Even before his demise, Thomas makes reference to Goneril and Regan, the avaricious daughters of King Lear, inherently dishonest and shallow while he is alive, but sniping, underhand and impassioned by his death and his supposed betrayal of them. Despite first wife, Christina, taking Grace and Beatrice from their father at ages six and nine, her continued grasping clutches have left them both with a sense of entitlement that is galling in the extreme. No one is aware of his daughter's potential for malice more than Thomas and he knows that Di may not survive alone, hence his blueprint, supported by art dealer, Saul: to hoist the greedy sisters on their own petard. Fuelled by Saul into believing that their father and Di hid the existence of the most valuable paintings, all the while blind to the fact that it is the collection in its entirety that holds the value, a plan is put in motion to steal the priceless paintings from under Di's nose, fittingly on the tenth anniversary of her original crime.

Frances Fyfield controls this tale from the off by creating by bringing to life some of the most devious and well-realised characters, all of whom are multi-faceted and with enough nuances to make you question their motives continually. One of the aspects I found fascinating was my response to the varied cast that surrounded the bereaved Diana, and I suspect it speaks volumes that the trio that I trusted the most would, to an impartial observer on the outside, have been most suspicious, specifically Di, Jones and teenage thief, Peg. Frances Fyfield measures her words, wasting none and drawing to life an unholy alliance between a misunderstood widow, the curious ensemble of characters who trample her grief and the motley crew of allies who man the fort. I particularly liked how loose the motives of Raymond Forrest and Saul Blythe remained throughout as they flit back and forth between Di and the snubbed Gayle, Edward and Beatrice, always loathe to place my faith in two men of questionable motives. A key relationship which I found fascinating was the curious triangle of Jones and his affection for hairdresser Monica, all the while acknowledging that she was in the thrall of the treacherous Quig, which added to the undercurrent of tension that flowed through this novel.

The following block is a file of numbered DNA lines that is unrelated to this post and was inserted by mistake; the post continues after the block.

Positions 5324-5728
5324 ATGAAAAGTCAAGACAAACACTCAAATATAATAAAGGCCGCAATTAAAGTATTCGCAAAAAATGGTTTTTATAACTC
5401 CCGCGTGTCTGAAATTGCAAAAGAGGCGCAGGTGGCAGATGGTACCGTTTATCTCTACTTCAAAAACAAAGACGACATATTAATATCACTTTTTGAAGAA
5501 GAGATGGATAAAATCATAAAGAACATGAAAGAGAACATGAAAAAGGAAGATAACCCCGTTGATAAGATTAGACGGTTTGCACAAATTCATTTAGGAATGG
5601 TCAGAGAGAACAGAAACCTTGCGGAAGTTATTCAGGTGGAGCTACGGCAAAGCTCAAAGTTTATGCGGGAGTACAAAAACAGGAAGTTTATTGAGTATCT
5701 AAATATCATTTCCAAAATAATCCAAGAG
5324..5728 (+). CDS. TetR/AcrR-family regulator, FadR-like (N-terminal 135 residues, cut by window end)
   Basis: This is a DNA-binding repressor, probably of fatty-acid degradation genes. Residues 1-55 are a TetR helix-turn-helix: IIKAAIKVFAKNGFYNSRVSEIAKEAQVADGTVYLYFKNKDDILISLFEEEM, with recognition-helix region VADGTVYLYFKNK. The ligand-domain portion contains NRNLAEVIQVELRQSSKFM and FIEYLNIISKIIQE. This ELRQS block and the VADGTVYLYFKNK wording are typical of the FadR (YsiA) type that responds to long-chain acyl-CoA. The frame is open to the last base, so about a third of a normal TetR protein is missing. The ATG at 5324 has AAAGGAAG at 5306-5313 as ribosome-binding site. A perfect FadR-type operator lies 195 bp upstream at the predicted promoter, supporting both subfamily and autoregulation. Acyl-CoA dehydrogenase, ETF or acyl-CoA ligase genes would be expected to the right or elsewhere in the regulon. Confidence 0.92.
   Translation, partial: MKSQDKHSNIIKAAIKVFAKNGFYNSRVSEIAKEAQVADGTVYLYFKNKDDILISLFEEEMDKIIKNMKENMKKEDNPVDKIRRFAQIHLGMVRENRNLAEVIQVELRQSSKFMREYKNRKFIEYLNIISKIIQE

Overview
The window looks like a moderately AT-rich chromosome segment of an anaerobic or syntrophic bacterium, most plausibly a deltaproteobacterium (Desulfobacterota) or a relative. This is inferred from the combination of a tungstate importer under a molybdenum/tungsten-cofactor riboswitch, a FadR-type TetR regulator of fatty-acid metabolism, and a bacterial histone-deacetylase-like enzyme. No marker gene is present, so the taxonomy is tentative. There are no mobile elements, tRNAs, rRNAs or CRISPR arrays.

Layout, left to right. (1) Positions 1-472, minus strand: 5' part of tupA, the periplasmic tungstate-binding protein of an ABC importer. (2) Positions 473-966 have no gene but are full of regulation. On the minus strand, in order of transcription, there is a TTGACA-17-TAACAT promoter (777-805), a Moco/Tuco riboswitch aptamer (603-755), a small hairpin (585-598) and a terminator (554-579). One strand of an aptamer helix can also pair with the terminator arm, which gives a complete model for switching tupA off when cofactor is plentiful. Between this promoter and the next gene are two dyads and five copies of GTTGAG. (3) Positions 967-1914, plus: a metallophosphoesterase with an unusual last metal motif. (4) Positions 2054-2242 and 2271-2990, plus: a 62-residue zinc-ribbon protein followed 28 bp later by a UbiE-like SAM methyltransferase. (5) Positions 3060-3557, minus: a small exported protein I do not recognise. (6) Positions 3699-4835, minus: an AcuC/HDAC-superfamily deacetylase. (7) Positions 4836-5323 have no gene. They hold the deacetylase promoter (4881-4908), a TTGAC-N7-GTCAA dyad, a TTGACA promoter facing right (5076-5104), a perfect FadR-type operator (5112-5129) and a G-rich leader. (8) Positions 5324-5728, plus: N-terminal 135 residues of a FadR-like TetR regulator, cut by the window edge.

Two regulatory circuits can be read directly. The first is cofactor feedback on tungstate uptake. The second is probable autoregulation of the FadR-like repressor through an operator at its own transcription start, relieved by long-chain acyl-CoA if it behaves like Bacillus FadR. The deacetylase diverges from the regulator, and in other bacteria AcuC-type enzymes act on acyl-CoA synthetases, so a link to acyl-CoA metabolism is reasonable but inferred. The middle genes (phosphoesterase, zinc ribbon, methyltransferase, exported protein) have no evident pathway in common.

The story is firmly set against the backdrop of a faded seaside town, an area that both Thomas and Diana love with a fervour. Often Fyfield sets a scene and describes what the reader bears witness to in the form of an abstract befitting a treasured artwork. This was a novel I discovered in a charity book sale and devoured. Intensely observed and with a deceptive level of depth making this a profound read, Frances Fyfield is an author I want to discover more of and with a back catalogue running into double figures, I relish doing so. Indeed, there are two further novels featuring the splendid character of Diana Porteous. Satisfying in the upmost, Fyfield avoids any element of farce for ever entering proceedings. Di defends the indefensible, naively wanting to see the best in people and always willing to offer a second chance, despite an upbringing at the hands of her callous father.

Bewitching until the closing pages, perhaps for the fact that even after the story unravels, I was still filled with questions and unsure about the motives of some players. For a crime novel without significant bloodshed, the tension lasts and mystery of that first night holds court throughout this novel. Frances Fyfield delivers a splendid finish, with the revelation of one secret and a resolution to another. Gold Digger is wonderfully intelligent crime fiction, relying on characters and actions to speak louder than any violence could possibly do.